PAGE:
Sometimes things look clearer on the other side of the looking glass.
Unless, of course, you forget to clean your mirror regularly, in which case things can look very foggy indeed.
This entry is starting off poorly. In a mere two sentences, I’ve already managed to give the impression that I am a bad homemaker and that today’s picture is probably going to be another self-portrait (or that it in some way involves a reflective surface).
Only in the very broadest, most metaphorical sense is the painting below about me, so breathe easily. But by that definition, all art is a reflection of the interests and ideas of the artist. So that’s not a very useful way to categorize this little piece of fantasy.
And by fantasy, I mean to evoke the genre, not sense of desire.
Throughout my life, I’ve been torn between the competing poles of verite and fantasy. Part of me wants desperately to depict the real world in all its realness. Time and again, though, I’m drawn to the domain of the imaginative, the unreal, or at least that which suggests something just beyond the realm of the normal.
The earliest, strongest, and most enduring influences on me have been exercises in imagination. Star Wars. Need more be said?
If you answered “yes” to the above question, then read on… If you answered “yes” out loud, then your really need to take a break from the computer and spend some time with actual people.
Perhaps more relevant to this particular piece, are the strictly fantastic influences in my early (and later) life, rather than the quasi sci-fi of that movie empire. My great aunts Nat and Mathilda lived only a few blocks from where I grew up in Hibbing, MN. They had a wonderful old house that was fun to explore with my brother, even though we spent a lot of time there. It had lots of rooms as well as nooks, crannies, and knick-knacks. One special item they owned – or rather one set of items – was a collection of fairy tales.
These were voluminous tomes. Unlike many of the books in OUR house, these were hard-bound. And they were *not* full of pictures – instead, the most lavish illustrations were scattered, tantalizingly, throughout the many pages of text. These pictures were like treasures, and probably formed the impetus for me wanting to become an illustrator.
Books like Tolkien’s The Hobbit and Ring Trilogy as well as Brian Froud’s fairy pictures continued to urge my mind in that direction. Then comic books took over (check out *this* post to see that influence). But after absorbing the super-hero genre, weirder things like Neil Gaiman’s Sandman, Death and Mike Mignola’s Hellboy re-asserted the magical slant to things.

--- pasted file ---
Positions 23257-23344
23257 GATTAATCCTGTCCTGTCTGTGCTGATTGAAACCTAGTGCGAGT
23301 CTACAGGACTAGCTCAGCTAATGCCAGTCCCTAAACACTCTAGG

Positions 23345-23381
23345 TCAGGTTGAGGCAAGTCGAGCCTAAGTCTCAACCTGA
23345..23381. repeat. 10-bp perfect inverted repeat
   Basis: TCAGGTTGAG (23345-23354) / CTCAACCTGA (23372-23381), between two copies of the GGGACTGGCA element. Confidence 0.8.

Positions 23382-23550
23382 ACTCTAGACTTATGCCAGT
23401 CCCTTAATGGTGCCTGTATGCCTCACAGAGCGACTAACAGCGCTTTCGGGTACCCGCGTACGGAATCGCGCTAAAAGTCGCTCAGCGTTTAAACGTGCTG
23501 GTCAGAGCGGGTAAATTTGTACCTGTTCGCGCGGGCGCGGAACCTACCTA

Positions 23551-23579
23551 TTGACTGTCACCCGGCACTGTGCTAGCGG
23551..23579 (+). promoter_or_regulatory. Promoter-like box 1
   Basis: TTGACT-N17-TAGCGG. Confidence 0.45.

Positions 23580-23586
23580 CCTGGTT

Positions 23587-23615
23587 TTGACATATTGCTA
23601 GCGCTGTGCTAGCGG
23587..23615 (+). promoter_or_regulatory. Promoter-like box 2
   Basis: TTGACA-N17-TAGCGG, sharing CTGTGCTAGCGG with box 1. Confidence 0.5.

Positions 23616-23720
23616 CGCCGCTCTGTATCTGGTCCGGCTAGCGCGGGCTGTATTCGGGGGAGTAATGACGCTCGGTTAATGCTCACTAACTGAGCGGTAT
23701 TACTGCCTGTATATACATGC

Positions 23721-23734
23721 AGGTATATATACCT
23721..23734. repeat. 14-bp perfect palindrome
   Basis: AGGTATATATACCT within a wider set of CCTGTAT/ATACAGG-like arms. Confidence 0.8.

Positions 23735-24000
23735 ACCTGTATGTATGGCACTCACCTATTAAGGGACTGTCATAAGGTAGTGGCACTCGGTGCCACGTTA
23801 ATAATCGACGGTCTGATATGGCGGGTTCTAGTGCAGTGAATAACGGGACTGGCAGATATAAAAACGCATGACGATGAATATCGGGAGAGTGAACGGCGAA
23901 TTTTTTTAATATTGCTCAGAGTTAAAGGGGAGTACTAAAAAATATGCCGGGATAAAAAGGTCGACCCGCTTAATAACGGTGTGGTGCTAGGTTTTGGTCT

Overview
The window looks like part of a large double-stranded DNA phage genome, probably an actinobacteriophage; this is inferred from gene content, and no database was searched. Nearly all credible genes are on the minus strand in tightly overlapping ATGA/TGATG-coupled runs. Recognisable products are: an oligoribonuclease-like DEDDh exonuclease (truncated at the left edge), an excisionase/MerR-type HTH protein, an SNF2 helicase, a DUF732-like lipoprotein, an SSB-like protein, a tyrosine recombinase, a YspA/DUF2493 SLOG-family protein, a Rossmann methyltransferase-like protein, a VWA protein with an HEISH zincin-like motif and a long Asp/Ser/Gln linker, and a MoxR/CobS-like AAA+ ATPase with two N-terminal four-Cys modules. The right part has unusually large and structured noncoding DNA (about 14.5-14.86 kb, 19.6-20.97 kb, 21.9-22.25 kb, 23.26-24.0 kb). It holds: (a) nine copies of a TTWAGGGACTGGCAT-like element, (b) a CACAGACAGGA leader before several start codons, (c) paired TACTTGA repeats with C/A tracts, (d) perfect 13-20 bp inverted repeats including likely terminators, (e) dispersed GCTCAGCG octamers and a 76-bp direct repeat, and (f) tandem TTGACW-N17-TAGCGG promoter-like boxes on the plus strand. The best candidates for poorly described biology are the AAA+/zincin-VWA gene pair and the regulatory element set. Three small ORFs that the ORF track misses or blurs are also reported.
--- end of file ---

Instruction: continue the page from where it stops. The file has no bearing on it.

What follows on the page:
So that’s where things are headed, I’m afraid. I’m not sure that I’m all that compelling when working in completely real-world subjects anyway. I suppose it stands to be seen whether I’m any more so dabbling in slightly stranger fare.
This picture, of a young man I’m calling the Rabbit King is really only fantasy in it’s inspiration. Outwardly, everything about it perfectly plausible, if not completely commonplace.
In fact, the composition is based almost entirely on a photograph (not sure by whom) of Robert Mapplethorpe in his earliest days in New York. Even the necklace of rabbit’s feet is original to the photo. Famed for his controversial photography, Mapplethorpe also designed jewelry out of found objects and worked in other media, especially in the early days.
I added the wreath of dandelion fuzz (or some such thing) in his hair – and that’s probably the least successful part of the piece. This was the first painting completely start-to-finish with my new set of Schminke Horadam watercolors. They’re the real deal. The colors seared my eyeballs. Unfortunately, my habit of overworking the picture has dulled the results a little bit.
The background and right side of the torso are much fresher (fewer layers) and really show off the paint nicely. Notice how it kind of swirls around on its own a little bit. Nice.
The final painting suffers a little bit from being to tight with the brush. Compare it to the first sketch I did, which was knocked out quickly:
I added the spectral lady in the background days later. (It’s based on a picture of Patti Smith, by the way.) I was considering adding her to the painting, but tested her out on the drawing first, and she immediately seemed unnecessary.
The Rabbit King’s mouth gave me a lot of difficulty. I’m still not sold on it. But here you can see me struggling with how to depict the almost-innocent, slightly petulant, mildly over-bitten contours of it.
So that’s a lot of talking about one piece of art. And there are two more paintings in this vein on the way. So stay tuned. I’ll try to be more concise in the next time around.
Meanwhile, let me know where YOU think this one is successful, and – just as importantly – where it runs a bit off-course.